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Nahmias Announces Recusal Policy

October 6, 2009

Today’s Fulton County Daily Report notes that Justice David Nahmias has announced his intention to recuse from consideration of any case in which King & Spalding appears as counsel for a party unless the parties agree otherwise.  Nahmias’ wife is an equity party at King & Spalding, and is paid based on the a share of the profits of the firm instead of being paid a salary.  As a result, there is at least an appearance that she would stand to gain from success of the firm in appellate courts.

Nahmias’ order came in response to a motion for him to recuse filed in Friends of the Chattahoochee v. Longleaf Energy Associates.  (The Court denied certiorari in that case without Nahmias’ participation on September 28, 2009.)  Although he noted that filing an order announcing a standard of recusal is unusual, he felt it was best to clarify the point, which had been raised in several cases.  The order walks through all of the relevant statutory and case law related to recusal, concluding that, consistent with the Canons of Judicial Conduct, “judges still must disqualify themselves ‘in any proceeding in which their impartiality might reasonably be questioned.'”  He found that under guidance from past cases at the Georgia Supreme Court, his recusal is required in any case where his wife’s firm appears on behalf of a party.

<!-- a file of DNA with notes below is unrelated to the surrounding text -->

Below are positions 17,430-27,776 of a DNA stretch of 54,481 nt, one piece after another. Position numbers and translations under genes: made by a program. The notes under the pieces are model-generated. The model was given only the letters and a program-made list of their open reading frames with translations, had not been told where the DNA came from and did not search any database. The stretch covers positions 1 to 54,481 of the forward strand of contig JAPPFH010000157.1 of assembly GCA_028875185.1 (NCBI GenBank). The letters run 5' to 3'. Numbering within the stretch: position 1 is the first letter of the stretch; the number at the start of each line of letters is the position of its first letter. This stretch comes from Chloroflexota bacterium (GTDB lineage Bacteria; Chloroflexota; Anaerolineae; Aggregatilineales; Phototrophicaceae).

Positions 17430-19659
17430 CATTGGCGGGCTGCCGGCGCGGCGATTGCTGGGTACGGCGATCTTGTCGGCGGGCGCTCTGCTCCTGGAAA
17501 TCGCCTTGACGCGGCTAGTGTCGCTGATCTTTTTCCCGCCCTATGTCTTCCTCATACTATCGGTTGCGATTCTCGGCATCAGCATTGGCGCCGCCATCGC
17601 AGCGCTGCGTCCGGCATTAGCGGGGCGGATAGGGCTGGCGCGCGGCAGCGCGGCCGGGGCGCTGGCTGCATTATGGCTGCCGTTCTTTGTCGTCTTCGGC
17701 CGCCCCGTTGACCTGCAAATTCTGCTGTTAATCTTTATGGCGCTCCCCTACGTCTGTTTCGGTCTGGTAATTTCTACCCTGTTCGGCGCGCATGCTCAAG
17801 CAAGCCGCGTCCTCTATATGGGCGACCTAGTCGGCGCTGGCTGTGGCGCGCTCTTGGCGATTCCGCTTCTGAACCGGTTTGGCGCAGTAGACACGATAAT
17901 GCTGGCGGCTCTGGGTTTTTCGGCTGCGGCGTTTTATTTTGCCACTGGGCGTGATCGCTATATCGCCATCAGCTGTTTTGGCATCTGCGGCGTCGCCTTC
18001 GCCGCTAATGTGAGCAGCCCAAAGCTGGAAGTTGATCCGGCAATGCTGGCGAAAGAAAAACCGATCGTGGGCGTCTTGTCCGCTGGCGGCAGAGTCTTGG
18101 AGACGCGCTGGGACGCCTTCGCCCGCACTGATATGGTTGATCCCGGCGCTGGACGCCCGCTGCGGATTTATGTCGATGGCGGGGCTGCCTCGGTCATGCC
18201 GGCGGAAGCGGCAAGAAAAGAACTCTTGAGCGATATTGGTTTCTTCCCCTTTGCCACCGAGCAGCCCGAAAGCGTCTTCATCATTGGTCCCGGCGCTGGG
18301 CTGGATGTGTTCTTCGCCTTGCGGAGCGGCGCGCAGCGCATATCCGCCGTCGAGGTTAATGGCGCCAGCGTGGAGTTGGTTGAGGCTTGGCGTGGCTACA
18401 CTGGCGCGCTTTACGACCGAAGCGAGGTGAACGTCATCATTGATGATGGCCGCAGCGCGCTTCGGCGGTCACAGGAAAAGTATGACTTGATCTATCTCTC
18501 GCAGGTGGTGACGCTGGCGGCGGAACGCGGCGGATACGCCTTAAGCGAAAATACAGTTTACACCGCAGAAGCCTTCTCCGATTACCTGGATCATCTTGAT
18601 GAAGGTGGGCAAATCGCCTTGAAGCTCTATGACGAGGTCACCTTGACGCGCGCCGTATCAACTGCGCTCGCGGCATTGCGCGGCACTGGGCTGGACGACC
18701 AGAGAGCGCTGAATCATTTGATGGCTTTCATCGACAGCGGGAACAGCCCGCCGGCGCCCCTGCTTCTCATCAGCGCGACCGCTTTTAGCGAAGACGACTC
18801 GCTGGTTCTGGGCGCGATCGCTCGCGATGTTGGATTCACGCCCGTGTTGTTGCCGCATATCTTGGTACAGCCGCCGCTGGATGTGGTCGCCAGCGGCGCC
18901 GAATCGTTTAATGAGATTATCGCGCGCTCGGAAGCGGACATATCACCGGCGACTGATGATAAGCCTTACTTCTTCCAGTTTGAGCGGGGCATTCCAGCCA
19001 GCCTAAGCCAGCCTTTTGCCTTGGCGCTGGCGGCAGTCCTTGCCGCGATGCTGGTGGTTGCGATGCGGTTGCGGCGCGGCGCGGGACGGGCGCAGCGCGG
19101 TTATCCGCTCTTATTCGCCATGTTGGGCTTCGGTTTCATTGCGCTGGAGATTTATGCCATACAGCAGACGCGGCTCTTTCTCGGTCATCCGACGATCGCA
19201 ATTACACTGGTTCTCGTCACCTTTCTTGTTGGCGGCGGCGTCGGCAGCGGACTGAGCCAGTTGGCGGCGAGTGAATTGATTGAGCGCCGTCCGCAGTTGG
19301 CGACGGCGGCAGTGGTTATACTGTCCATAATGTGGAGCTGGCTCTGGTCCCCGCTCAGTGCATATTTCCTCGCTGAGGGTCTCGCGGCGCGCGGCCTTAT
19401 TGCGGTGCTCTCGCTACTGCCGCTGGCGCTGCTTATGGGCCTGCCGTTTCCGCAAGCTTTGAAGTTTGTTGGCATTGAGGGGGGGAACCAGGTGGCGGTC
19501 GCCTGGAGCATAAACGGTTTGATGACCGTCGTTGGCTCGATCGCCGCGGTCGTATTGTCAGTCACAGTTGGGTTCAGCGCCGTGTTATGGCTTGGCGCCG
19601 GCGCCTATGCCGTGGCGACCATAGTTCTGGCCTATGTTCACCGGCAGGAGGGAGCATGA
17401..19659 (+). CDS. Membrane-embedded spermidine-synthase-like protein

Nahmias closed by stating, “Nevertheless, it is imperative that the public have faith and trust in the impartiality of the justice system, Stephens, 249 Ga. at 702, and any ‘appearance of impropriety’ that may exist is enhanced where the relative at issue is the judge’s spouse. Therefore, I will disqualify myself from any case in which King & Spalding lawyers are actively representing a party before this Court, including this case.”

A copy of Nahmias’ order is available on the site.


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